From Context-awareness to Human Behavior Patterns


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Invited talk at Human Media Interaction unit at University of Twente

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From Context-awareness to Human Behavior Patterns

  1. 1. From Context-Awareness toHuman Behavior PatternsDetection of Daily Routines using SmartphonesVille Antila (Research Scientist, M.Sc.)VTT Technical Research Centre of Finland, Oulu, FinlandPhilips Research, Eindhoven, The Netherlands (Visiting researcher)
  2. 2. Background – Smarcos project• Smarcos creates solutions to allow devices and services to exchange context information, user actions, and semantic data• One important part of the work has been to investigate the practical usage of context information and to develop models that can be dynamic and adaptive as well as applicable to different applications•
  3. 3. Outline of the talk• Introduction• From context logging to routine detection • Continuos, low-power “life-logging” • Interpreting the data (what’s the meaning of it) • Using domain knowledge to reason about what we don’t know• Example applications• Discussion and summary• Video?
  4. 4. Introduction - context awareness• Idea that computers can both sense and react to their environment • “any information that can be used to characterize the situation of an entity” [Dey et al., 2001] • Human factors: information about the user, social environment, user’s task • Physical factors: Location (absolute, relative, co-location), infrastructure, physical conditions• Context aware systems should be able to gather context (sense the situation), abstract and understand it and adapt application behavior based on the context• Some classical use cases: • adapt user interfaces • tailor application-relevant data (e.g. filtering information) • increase precision of information retrieval • make the user interaction implicit • discover services & build smart environments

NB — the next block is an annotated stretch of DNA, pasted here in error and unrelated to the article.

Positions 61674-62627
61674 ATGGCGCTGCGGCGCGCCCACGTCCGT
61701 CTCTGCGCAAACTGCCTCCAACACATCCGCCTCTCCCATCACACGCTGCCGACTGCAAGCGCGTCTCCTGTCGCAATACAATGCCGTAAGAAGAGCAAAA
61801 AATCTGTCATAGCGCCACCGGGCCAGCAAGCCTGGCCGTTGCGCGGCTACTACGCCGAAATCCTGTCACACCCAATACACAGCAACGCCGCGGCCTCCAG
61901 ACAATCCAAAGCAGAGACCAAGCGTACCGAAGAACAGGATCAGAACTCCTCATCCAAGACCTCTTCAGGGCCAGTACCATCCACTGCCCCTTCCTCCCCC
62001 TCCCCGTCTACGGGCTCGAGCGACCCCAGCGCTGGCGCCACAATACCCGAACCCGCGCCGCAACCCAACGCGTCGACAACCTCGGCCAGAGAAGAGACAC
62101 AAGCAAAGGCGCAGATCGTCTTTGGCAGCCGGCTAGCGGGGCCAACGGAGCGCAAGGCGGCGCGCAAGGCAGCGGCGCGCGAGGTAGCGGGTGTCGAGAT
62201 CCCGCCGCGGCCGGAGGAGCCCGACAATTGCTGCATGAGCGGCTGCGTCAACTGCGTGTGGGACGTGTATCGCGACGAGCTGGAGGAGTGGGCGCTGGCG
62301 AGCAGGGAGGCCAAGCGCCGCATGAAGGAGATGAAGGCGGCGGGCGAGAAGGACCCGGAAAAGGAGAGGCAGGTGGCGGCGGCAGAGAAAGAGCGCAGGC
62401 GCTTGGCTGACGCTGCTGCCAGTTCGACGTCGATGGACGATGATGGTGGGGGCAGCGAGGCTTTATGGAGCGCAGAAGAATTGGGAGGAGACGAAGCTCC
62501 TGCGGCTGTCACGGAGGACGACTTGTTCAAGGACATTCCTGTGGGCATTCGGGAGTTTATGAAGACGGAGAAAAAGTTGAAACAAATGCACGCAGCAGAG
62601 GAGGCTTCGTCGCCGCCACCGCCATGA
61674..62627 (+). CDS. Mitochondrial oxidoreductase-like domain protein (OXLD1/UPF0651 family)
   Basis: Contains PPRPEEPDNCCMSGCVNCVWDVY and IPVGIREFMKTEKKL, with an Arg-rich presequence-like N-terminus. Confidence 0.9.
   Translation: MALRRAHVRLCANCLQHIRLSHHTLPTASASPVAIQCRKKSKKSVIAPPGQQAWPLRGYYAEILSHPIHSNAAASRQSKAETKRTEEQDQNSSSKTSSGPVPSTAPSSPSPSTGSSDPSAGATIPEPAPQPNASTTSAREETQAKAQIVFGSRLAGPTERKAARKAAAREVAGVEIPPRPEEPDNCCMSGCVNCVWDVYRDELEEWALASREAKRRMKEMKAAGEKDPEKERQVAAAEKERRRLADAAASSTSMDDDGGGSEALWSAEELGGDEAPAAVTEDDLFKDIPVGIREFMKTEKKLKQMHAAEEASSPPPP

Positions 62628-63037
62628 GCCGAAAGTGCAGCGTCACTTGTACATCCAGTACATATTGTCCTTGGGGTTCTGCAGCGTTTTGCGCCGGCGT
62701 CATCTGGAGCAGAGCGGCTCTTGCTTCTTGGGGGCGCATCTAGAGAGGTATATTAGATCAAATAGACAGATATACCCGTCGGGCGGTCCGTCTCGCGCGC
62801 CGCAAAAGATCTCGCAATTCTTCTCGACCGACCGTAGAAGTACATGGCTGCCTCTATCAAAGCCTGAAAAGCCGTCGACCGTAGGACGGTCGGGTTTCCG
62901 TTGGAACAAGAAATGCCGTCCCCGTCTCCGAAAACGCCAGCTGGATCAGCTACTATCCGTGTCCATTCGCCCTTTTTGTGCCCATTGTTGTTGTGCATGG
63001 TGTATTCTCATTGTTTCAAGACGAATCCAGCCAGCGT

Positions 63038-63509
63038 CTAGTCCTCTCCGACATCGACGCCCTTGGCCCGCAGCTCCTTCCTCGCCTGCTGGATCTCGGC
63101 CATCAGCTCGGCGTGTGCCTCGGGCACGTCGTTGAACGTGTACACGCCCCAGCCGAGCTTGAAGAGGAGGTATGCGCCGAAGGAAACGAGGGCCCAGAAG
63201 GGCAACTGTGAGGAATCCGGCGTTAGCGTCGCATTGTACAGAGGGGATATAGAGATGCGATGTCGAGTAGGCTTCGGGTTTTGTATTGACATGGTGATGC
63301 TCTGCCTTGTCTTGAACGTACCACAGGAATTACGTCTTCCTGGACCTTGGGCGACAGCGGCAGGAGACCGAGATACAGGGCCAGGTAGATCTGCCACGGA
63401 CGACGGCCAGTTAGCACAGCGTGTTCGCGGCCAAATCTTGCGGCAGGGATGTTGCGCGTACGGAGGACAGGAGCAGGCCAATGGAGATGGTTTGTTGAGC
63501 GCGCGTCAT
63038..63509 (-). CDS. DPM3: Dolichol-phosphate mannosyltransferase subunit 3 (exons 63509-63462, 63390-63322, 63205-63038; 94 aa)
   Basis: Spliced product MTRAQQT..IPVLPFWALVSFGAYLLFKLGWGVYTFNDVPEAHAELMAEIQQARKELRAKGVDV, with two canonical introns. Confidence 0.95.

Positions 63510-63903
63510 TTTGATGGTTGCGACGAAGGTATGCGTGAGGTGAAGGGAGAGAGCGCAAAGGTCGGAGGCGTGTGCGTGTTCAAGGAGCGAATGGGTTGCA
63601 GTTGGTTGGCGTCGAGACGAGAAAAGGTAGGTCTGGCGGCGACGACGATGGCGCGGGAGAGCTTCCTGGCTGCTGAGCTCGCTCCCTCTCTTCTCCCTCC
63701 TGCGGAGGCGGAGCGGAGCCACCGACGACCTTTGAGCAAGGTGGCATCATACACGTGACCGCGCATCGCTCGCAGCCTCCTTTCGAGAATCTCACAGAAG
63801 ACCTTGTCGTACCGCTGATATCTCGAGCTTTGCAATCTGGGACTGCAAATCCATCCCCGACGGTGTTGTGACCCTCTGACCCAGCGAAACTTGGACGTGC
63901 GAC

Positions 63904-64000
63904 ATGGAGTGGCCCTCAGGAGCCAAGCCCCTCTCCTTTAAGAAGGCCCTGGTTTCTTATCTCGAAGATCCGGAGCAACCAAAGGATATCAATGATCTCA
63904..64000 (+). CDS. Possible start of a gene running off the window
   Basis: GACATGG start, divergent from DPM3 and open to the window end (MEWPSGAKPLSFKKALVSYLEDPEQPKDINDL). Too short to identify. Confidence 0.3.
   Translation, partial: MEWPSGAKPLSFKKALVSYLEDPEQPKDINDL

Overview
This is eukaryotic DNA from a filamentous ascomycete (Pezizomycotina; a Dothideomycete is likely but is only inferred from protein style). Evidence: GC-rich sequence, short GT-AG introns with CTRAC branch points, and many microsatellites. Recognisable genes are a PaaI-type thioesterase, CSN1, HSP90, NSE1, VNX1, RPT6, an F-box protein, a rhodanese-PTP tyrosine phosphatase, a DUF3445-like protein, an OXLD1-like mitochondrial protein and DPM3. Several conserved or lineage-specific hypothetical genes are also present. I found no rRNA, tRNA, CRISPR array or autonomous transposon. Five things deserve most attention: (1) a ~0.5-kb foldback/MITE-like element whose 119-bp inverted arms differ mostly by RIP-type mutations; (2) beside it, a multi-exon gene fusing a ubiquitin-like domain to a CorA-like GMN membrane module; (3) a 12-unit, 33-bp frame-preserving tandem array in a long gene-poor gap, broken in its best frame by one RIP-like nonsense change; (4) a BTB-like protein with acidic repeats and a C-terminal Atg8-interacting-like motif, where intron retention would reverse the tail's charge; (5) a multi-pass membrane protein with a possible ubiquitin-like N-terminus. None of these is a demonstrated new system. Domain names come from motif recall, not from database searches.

5. 5. Introduction - context awareness• Smartphone is the epitome of a sensing platform for context-awareness • Personal and mobile (almost always with the user) • Comes with a lot of in-built sensors and communication capabilities • Used everywhere, for multiple tasks (on-the-go)
  6. 6. Introduction - challenges & opportunities• The notion of ‘context’ can not be objectively defined (a prior) by settings, actions and actors• Rather, context is the meaning that the actions and actors acquire at any given time from the subjective perspective [Mancini et al., 2009]• Context information can have multiple purposes (from user’s perspective) • “Declaring one’s position is perhaps as much about deixis (pointing at and referencing features of the environment) as it is about telling someone exactly where you are” [Benford et al., 2004]• When going from individuals to larger groups of people it’s possible to extract patterns from the data [Eagle and Pentland, 2006] • social patterns (e.g. urban heat maps) • identification significant locations • model organizational rhythms